Growing movement: Yamba Community Garden co-ordinator Rod Jurd talks to people attending the public meeting at the Yamba Community Centre.
Growing movement: Yamba Community Garden co-ordinator Rod Jurd talks to people attending the public meeting at the Yamba Community Centre. Debrah Novak

Community digging in for garden

YAMBA’S green thumbs are confident their community garden should be ready for spring planting after a positive response at a public meeting on Saturday.

A co-ordinator of a steering committee set up after the meeting, Rod Jurd, said about 50 people turned up on Saturday and they took about 10 interim memberships.

Mr Jurd said Clarence Valley Council has told the group unofficially that a position in Wattle Park, Yamba, conforms with the plan of management for the park.

The area that will form the garden is about 25m x 25m. That will allow the creation of about 30 individual plots about 3m x 1.5m and some communal plots about 12m x 1.5m.

Mr Jurd said councillors Ian Tiley, Ian Dinham and Sue Hughes attended the meeting and were supportive of it.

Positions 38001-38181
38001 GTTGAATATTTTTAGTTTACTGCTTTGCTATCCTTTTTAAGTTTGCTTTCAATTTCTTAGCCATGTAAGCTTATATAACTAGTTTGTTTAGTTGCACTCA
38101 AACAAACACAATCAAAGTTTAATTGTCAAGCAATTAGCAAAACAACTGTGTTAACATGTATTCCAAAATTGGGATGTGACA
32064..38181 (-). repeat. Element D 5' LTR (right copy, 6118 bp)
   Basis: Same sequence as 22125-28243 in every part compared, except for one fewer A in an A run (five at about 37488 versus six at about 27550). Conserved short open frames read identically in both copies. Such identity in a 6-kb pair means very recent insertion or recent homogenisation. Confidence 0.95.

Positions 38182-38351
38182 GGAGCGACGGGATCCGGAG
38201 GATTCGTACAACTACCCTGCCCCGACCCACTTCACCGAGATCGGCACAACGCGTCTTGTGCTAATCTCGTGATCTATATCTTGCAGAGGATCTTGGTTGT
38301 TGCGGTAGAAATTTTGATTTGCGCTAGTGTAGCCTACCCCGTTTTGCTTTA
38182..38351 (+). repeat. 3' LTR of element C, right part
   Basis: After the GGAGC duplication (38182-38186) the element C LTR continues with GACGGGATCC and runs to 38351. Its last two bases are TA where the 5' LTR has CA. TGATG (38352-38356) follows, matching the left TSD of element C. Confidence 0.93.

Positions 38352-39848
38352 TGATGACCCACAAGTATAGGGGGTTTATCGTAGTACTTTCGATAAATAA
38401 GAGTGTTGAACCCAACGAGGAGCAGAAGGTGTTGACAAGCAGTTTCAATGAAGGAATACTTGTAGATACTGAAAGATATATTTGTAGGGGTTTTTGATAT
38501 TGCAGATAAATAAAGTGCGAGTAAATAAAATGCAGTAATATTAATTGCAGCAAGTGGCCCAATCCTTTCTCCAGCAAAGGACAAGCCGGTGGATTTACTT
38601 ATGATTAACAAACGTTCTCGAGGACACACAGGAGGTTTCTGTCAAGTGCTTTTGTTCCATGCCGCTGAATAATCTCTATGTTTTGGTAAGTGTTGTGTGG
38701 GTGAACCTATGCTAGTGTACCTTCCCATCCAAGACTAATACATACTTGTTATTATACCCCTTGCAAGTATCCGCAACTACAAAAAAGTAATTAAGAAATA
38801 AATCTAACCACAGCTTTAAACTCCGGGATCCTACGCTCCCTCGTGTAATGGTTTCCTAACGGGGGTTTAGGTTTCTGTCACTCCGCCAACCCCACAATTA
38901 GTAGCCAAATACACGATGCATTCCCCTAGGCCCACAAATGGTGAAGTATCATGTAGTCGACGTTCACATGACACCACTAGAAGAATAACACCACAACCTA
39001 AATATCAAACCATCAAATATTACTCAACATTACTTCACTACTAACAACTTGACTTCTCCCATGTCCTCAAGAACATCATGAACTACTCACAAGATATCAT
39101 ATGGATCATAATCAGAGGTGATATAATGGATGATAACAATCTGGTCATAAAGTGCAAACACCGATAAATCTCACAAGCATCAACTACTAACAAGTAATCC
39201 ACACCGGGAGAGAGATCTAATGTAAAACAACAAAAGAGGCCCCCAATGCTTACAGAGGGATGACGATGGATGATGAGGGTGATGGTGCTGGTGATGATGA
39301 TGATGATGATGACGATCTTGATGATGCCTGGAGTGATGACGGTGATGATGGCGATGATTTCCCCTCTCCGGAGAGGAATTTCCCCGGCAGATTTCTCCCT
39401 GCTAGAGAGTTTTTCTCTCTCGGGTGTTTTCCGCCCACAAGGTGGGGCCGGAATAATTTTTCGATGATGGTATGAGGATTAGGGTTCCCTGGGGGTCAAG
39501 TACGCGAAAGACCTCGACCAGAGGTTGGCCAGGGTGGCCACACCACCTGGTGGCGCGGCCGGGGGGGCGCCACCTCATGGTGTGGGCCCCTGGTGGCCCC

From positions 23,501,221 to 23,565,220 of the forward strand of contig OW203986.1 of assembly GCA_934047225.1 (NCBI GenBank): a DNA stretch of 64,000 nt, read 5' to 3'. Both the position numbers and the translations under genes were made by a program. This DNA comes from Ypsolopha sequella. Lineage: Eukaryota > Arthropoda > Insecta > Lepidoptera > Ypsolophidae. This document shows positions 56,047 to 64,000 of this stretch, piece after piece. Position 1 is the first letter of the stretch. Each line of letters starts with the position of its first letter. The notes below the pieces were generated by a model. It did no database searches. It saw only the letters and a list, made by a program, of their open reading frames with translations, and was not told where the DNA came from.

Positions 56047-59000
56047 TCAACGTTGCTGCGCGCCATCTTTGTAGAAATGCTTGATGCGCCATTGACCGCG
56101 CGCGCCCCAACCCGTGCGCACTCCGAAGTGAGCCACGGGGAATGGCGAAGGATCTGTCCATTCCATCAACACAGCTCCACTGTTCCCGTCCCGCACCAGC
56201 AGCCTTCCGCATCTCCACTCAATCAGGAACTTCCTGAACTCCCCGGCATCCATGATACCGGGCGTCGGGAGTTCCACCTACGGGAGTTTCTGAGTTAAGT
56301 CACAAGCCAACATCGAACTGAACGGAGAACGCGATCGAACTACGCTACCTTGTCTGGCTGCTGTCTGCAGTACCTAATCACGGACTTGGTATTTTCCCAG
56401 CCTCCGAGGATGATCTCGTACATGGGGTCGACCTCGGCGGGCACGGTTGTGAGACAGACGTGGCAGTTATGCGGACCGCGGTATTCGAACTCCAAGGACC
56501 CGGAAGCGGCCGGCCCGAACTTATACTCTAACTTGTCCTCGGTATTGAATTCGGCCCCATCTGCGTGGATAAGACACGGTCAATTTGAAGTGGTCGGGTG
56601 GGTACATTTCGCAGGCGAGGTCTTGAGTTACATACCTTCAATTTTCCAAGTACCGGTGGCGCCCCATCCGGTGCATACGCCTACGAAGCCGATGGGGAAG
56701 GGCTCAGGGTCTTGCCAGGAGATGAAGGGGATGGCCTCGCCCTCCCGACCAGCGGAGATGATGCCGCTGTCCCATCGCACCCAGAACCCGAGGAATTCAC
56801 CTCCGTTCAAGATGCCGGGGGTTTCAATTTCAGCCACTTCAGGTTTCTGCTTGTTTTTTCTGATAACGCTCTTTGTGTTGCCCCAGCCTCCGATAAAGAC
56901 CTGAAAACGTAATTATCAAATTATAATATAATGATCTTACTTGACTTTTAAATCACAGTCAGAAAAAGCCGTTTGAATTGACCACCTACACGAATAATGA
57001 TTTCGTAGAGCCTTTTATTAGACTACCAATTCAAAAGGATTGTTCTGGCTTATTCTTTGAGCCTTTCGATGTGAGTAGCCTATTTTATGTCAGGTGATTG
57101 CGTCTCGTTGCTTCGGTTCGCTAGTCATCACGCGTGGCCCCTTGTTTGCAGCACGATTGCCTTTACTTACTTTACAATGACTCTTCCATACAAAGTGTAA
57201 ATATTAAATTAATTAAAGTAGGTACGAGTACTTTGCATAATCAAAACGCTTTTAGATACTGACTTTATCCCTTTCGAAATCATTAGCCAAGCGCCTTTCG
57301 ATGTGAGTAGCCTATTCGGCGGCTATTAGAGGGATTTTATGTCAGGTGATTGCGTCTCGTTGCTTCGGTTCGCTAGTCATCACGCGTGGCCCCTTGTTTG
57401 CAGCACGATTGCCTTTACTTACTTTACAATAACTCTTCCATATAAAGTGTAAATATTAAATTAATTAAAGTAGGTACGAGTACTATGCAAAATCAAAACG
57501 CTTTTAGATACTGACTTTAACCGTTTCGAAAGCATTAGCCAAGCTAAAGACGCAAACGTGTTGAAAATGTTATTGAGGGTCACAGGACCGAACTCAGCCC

“The goals are to teach people how to grow vegetables both in the community garden and their own private vegetable garden if they wish to set up a garden,” he said.

Mr Jurd said the next steps for the committee are to incorporate then to submit an application for funding to the Village Showcase project.

Village Showcase is the Clarence Valley part of the North Coast’s Foodlinks project, which aims to encourage the production of food closer to communities.

Mr Jurd said up to $50,000 is available from the NSW Government for groups to develop community gardens.

He said there are already other groups in the Valley at Iluka, Maclean and Wooloweyah, who could share in this funding.

“We would be the umbrella group for them,” he said.

Mr Jurd said some donations given on Saturday should be enough to cover the costs of the group’s incorporation.

The group has also put a submission to Council, which has a June 10 deadline.

Mr Jurd said by August everything should be in place to begin building up the plots and installing a tool shed.

“We will have a mixture of raised beds and lower-level beds,” he said.

“The raised bed will allow people with physical disabilities to take part in some gardening.”

People who want to establish a plot will have to join as a member of the Yamba Community Garden.

That will entitle them to their own plots and use of the communal plots.

“I expect the way we use the garden will evolve over time,” Mr Jurd said.



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